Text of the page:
Telephone (21) 2249 2161
Metrô bus Baixo Leblon
A quality Mexican restaurant, like a good curry house, is a hard find in Rio, and the opening of a new one is therefore always greeted with a decent amount of fanfare and expectation. The location of Si Señor on Leblon’s Avenida General San Martin, however, doesn’t make for the most optimistic of beginnings. For a start, classic Mexican food shouldn’t be elitist and Leblon prices for fajitas or refried beans are not good bedfellows. Plus the never-ending rodizio of establishments that have occupied this lot over recent years suggests it is one of those bizarre twists of geography or crossing of ley-lines that means businesses simply do not survive there.
But such superstition does not belong here, oh no. The interior has been radically overhauled since Astoria bar closed and typically colourful cartoon-y artwork now lines the upstairs (though it’s a shame that this only opens when downstairs is full, meaning only those visiting the toilets get to witness it (speaking of which – where are the toilet doors? Is this some crazy new fashion in restaurants we don’t know about?)). If the design is a little cliché for some tastes then the music won’t change that opinion, but in the main dining room the lighting is set so low that at least an air of sophistication is attempted, albeit at the cost of being able to read the menu.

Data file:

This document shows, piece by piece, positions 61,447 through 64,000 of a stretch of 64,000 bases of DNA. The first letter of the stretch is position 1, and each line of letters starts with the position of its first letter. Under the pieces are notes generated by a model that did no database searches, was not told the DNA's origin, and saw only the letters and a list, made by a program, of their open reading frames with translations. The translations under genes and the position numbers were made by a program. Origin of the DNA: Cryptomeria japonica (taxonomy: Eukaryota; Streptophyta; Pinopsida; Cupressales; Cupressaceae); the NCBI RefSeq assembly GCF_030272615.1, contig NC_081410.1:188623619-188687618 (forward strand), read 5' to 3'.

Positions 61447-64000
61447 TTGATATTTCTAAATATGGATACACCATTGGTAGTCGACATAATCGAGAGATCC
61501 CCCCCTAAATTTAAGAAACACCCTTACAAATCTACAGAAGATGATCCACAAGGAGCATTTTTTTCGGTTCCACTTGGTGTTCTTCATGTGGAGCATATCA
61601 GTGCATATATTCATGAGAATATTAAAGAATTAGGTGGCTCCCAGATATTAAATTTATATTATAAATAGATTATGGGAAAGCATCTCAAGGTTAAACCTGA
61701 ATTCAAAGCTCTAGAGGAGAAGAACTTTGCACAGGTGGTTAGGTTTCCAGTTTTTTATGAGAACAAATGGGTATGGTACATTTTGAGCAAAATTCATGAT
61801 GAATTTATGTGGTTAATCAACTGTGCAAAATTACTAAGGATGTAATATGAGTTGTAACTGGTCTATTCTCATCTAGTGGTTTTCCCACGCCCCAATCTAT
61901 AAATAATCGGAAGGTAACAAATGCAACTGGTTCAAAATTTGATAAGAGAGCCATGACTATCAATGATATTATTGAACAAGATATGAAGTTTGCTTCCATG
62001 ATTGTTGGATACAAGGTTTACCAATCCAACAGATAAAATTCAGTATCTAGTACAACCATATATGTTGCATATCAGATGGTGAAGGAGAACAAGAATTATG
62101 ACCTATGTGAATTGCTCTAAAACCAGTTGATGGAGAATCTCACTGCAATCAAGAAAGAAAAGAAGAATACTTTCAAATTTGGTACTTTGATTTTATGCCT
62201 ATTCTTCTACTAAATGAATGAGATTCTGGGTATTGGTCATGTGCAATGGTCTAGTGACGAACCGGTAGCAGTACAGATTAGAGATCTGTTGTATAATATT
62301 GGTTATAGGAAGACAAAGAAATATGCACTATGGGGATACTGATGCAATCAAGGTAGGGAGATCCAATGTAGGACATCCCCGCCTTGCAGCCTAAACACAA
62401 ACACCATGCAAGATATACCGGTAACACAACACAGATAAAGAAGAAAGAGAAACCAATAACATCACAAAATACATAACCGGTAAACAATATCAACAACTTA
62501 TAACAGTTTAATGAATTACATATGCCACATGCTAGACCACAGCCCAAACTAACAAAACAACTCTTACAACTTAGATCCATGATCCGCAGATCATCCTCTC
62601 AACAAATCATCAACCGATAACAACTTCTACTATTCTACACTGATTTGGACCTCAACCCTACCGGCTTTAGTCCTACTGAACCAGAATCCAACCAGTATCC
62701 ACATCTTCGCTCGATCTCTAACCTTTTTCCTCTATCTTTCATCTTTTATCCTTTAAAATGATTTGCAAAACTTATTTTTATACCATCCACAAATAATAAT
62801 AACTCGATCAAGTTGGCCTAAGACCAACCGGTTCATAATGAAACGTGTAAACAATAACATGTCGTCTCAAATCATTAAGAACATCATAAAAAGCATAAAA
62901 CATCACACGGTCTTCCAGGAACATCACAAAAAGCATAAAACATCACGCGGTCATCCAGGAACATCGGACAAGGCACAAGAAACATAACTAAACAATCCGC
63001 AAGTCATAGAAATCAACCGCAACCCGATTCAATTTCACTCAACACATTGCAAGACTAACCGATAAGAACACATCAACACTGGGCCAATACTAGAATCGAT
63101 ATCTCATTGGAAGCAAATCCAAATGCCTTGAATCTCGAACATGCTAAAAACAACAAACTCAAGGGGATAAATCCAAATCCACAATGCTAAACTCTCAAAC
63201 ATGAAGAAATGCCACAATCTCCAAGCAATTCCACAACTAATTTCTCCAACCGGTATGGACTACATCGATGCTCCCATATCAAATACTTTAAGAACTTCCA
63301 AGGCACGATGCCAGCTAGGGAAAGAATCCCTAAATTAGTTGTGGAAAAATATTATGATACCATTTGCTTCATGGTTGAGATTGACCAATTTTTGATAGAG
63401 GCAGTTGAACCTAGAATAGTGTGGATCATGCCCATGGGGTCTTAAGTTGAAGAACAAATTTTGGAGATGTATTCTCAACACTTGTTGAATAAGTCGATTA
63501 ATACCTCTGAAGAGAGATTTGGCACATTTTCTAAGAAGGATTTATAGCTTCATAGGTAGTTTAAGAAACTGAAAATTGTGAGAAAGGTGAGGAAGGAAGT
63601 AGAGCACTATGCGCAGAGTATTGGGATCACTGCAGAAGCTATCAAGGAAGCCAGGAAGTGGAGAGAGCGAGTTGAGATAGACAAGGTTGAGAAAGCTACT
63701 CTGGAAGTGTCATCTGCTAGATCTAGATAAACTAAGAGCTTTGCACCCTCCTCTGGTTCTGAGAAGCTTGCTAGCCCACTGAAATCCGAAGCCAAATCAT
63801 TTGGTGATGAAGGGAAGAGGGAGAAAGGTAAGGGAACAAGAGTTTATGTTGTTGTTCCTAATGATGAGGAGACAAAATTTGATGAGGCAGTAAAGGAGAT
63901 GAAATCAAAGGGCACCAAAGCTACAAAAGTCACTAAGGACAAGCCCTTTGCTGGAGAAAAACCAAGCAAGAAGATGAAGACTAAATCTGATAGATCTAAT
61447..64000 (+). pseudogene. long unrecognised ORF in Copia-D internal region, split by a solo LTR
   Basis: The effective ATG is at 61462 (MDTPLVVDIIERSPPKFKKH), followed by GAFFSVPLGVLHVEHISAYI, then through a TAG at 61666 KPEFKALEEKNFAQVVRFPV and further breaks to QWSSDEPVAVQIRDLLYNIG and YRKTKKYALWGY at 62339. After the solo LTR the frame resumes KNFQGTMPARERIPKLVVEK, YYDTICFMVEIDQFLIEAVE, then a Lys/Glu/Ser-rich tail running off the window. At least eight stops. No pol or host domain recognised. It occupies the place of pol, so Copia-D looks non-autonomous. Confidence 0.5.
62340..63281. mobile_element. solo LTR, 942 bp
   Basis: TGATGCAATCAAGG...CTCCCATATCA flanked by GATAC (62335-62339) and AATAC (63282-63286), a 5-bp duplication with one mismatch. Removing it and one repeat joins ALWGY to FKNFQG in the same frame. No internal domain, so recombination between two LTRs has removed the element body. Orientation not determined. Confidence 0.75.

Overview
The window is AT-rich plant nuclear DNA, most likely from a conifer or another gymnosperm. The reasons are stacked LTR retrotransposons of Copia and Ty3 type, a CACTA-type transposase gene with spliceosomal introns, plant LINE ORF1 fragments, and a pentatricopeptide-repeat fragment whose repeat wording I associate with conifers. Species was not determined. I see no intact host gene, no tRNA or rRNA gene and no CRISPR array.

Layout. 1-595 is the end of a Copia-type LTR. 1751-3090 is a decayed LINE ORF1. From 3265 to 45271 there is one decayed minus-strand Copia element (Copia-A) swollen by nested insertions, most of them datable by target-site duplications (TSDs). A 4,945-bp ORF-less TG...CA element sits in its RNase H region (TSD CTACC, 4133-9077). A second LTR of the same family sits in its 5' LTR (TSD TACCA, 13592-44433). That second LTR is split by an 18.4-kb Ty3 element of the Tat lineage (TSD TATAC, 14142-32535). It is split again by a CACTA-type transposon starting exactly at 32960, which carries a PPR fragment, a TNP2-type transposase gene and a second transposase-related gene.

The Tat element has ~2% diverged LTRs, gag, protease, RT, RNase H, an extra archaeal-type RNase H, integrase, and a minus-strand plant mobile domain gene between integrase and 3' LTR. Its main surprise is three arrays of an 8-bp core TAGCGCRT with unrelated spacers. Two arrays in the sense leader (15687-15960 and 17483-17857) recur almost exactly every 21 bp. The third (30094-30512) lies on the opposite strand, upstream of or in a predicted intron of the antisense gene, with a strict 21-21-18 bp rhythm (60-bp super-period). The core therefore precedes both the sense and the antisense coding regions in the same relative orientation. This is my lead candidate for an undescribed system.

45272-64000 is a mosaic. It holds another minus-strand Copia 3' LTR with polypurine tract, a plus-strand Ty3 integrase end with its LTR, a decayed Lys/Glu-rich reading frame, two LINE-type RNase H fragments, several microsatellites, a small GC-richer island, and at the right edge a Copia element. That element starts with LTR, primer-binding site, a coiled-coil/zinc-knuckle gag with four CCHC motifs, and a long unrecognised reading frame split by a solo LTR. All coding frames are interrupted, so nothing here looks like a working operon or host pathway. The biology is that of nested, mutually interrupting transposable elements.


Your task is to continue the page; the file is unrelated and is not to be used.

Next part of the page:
Proud of their tequila selection, there are no fewer than five different brands ranging from a standard Cuervo to a Reserva Anjo (R$36 a shot but available by the bottle too), the former being the main ingredient of their excellent margheritas (R$18-$22), or a wide range of smoothies (R$13) take care of the healthier options.
The illegible menu never strays too far from the standard fayre that one would expect from somewhere called Si Señor, but the tequila shrimp appetizer complete with lashings of cream cheese (R$36) at least tries to make up for the ever-present nachos (R$21) and potato skins (R$25). The main courses are also predictable with tacos and burritos to the fore and the fajitas (R$68-$86) just about cover two people but cannot be ordered for one. The steak used is juicy and flavoursome, but it is the fake-flamed chicken that lets the side down, the taste just too enhanced to possibly be natural.
Hopefully Si Señor will do well and encourage someone else to set up a rather more authentic and reasonably priced alternative, but for the time being it fills a gap in the market. All that is required now is that curry house.